ABSTRACT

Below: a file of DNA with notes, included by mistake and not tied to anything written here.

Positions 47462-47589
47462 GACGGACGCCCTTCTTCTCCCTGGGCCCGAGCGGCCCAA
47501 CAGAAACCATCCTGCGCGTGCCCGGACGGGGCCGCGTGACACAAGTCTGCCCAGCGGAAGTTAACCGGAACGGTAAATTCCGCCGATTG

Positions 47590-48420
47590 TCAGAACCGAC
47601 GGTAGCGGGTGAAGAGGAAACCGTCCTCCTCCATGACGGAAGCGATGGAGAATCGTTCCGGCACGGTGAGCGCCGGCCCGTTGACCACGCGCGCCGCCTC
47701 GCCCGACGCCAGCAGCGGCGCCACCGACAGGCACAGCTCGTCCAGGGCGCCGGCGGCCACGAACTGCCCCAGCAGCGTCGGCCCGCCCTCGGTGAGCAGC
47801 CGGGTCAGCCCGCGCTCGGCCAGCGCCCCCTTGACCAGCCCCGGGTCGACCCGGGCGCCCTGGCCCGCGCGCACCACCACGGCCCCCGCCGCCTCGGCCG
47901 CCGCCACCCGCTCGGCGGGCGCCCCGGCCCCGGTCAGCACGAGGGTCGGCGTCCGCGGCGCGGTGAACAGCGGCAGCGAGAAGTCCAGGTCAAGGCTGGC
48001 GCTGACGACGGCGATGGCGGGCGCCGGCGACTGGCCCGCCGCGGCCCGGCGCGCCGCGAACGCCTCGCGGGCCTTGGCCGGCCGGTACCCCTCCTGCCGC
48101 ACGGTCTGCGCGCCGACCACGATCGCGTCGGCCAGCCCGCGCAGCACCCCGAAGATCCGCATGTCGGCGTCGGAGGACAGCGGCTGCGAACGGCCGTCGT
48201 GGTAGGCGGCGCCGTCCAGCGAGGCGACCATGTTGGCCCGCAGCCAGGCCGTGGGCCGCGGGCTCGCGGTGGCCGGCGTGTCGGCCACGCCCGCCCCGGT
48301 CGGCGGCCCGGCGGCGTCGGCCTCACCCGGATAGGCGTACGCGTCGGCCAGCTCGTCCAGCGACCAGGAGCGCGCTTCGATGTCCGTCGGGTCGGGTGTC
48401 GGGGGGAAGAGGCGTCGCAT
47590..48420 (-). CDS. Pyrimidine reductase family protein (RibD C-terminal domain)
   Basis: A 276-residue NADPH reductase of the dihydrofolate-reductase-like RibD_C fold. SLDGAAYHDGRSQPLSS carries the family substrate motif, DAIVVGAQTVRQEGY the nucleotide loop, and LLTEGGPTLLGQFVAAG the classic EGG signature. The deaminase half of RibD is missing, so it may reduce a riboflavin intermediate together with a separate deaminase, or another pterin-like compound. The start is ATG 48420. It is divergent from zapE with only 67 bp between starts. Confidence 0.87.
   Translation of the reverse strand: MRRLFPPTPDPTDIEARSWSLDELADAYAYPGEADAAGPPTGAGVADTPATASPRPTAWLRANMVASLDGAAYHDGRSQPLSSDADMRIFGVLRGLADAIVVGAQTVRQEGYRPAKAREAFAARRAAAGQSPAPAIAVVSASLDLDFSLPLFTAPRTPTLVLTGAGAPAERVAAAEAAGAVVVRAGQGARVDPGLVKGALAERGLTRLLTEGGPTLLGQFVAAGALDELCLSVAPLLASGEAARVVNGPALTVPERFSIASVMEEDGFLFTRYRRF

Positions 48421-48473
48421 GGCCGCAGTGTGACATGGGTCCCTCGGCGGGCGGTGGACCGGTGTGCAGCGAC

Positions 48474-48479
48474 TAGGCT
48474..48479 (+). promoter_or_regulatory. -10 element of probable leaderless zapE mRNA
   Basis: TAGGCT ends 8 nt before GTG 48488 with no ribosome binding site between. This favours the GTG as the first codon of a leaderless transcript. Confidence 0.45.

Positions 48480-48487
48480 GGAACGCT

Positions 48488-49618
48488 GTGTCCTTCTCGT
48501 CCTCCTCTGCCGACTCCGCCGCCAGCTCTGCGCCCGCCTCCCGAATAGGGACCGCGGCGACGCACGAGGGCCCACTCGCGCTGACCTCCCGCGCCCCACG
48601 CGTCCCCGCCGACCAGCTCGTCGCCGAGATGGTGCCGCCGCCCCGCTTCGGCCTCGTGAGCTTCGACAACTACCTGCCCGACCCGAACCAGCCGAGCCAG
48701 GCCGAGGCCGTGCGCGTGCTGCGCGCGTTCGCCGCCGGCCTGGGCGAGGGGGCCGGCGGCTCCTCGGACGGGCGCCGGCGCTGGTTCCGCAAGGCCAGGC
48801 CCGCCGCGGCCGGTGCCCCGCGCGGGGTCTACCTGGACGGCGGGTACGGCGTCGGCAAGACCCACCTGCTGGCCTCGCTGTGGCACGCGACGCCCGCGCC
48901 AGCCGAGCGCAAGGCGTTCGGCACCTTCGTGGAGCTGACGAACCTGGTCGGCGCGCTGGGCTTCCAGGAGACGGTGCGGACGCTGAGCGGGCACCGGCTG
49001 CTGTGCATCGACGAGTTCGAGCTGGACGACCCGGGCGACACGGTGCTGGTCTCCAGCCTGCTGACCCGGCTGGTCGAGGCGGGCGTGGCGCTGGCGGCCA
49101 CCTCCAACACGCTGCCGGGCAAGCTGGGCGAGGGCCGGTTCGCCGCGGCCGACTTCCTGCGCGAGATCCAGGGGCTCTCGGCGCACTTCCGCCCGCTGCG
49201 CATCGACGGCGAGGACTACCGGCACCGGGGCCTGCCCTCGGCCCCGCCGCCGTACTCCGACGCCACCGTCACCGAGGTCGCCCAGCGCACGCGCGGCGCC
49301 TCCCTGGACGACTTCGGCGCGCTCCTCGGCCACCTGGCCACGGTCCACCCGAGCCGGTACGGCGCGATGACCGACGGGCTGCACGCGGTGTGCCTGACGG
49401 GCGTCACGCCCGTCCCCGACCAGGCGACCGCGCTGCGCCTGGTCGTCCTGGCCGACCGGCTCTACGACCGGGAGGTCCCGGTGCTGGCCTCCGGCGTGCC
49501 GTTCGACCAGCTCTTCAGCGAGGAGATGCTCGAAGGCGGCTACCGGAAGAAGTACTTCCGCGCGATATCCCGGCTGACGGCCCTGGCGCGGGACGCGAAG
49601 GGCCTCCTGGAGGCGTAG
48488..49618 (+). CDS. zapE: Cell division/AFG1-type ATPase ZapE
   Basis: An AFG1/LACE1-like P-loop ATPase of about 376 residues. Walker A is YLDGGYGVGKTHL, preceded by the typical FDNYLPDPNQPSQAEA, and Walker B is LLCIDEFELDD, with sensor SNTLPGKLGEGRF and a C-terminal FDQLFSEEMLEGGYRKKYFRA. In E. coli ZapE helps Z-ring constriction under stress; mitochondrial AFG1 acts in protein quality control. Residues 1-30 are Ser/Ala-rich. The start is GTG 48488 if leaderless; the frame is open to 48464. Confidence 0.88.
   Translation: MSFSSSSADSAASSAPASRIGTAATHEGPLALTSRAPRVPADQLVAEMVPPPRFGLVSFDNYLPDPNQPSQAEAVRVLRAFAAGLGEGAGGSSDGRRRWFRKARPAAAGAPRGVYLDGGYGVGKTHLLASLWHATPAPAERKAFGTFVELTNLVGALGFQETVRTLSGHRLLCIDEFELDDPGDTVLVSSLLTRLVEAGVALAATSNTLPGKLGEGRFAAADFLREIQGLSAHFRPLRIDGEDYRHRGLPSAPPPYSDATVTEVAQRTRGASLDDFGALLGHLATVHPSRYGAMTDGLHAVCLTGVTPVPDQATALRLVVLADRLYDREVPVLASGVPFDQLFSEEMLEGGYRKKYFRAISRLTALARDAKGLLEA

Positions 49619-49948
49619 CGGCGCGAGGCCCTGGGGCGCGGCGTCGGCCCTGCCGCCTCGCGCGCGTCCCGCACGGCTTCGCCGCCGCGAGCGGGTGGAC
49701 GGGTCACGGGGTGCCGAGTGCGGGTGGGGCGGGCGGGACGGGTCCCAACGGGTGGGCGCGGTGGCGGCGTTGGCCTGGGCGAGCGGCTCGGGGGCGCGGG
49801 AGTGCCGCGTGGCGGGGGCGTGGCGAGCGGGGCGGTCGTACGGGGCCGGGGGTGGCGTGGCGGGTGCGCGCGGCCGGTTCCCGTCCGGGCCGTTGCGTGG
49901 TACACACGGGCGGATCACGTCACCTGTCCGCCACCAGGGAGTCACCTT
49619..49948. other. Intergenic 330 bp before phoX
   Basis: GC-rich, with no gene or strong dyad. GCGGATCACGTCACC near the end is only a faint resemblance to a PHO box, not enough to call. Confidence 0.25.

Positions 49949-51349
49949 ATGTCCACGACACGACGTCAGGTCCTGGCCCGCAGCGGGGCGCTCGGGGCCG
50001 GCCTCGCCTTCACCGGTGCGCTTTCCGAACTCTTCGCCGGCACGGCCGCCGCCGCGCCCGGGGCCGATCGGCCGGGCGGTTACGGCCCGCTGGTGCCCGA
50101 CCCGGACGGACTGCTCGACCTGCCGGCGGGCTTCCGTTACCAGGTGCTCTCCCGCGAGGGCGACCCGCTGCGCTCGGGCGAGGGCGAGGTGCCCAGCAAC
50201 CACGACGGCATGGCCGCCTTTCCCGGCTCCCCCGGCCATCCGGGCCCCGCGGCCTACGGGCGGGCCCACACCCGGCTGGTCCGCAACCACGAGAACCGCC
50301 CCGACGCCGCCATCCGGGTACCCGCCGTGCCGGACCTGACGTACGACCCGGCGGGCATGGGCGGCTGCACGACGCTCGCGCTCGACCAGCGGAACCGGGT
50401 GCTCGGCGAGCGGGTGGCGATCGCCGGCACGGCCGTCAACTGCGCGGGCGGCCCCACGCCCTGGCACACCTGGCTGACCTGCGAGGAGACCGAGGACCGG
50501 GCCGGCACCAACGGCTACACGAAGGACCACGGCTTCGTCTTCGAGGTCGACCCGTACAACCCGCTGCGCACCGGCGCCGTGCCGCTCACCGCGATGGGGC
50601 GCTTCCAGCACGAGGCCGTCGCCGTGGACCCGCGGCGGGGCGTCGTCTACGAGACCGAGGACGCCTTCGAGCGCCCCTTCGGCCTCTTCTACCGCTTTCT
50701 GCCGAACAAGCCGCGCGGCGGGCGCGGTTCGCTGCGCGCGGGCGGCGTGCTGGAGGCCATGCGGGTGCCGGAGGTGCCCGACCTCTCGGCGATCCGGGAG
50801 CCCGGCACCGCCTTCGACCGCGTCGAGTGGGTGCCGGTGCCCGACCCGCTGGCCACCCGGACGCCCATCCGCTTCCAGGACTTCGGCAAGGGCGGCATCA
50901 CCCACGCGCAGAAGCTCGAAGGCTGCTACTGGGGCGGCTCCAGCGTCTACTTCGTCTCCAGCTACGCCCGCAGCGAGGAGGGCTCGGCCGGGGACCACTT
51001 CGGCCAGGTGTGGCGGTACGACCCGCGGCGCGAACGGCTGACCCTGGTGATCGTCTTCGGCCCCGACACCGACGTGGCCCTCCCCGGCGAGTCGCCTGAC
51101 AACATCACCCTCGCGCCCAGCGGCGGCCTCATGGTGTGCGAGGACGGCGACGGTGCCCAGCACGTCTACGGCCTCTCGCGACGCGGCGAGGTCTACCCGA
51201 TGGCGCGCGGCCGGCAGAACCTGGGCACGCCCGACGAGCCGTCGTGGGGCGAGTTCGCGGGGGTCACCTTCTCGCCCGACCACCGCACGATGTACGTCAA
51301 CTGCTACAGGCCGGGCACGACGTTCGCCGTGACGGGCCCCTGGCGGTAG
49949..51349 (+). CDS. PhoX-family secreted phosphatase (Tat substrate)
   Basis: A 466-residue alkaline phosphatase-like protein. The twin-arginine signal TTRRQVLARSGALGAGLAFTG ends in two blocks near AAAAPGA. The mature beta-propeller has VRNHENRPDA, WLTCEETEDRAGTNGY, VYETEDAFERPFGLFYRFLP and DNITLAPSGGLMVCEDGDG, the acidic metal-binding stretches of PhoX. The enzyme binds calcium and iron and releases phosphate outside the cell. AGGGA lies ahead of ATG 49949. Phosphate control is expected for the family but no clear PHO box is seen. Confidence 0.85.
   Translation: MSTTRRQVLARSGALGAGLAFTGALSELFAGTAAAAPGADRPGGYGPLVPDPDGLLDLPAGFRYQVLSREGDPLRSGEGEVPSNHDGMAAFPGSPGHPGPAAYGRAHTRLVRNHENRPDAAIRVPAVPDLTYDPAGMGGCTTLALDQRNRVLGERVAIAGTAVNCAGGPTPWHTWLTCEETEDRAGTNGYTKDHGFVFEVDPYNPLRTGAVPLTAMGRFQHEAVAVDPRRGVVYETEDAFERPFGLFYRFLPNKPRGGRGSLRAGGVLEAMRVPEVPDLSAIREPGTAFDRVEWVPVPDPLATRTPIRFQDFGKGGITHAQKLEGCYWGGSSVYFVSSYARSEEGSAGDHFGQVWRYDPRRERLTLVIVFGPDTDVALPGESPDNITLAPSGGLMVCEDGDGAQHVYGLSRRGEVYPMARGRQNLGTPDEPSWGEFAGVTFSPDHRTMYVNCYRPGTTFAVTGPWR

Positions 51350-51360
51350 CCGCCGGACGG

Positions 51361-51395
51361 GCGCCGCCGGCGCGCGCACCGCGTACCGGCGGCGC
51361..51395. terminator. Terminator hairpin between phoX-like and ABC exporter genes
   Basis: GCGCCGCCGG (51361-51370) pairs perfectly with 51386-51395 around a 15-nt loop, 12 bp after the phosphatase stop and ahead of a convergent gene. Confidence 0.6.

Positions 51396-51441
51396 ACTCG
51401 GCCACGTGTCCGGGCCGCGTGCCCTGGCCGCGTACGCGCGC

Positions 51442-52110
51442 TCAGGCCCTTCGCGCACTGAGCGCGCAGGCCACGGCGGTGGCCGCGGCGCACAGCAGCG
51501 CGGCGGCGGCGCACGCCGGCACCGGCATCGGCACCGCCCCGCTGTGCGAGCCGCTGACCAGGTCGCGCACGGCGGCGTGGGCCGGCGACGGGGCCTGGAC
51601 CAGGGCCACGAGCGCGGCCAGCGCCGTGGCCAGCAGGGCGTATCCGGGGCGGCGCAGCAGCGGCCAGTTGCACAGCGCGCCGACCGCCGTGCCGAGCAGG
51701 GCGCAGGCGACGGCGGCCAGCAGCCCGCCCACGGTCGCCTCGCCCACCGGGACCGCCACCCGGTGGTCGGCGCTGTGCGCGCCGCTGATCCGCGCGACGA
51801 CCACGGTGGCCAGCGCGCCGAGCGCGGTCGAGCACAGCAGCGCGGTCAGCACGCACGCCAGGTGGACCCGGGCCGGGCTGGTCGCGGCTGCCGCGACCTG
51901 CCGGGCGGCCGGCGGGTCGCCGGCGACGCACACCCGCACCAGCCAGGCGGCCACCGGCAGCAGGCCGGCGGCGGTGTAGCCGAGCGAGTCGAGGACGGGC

The capability of a multicomponent induction measurement to detect fractures around boreholes is studied using both numerical simulation and field data analysis. With examples given for hydraulically induced fractures, our numerical simulation shows that coplanar-coil induction measurements (σxx and σyy, where the x-axis is parallel to and the y-axis is perpendicular to the fracture plane provide unique value for detecting the fractures that a coaxial-array measurement (σzz does not have. For a resistive fracture, σxx is much more sensitive to shallow fractures than σzz. In contrast, if a fracture is filled with materials more conductive than the surrounding formation, only the σyy measurement can provide information about the existence of the fracture. Field data from a Gulf of Mexico well dilled with oil base mud shows the capability of the multicomponent induction measurement, especially σxx and σyy, to detect hydraulic fractures. The existence of the fractures is confirmed independently by crossed-dipole acoustic and Stoneley wave measurements. The crossed-dipole acoustic and multicomponent induction measurements are further combined to jointly characterize the fractures. More specifically, the crossed-dipole acoustic measurement is used to determine the fracture azimuth, and the difference between the σxx and σyy induction measurements is applied to estimate the fracture length using the fracture azimuth as an input.

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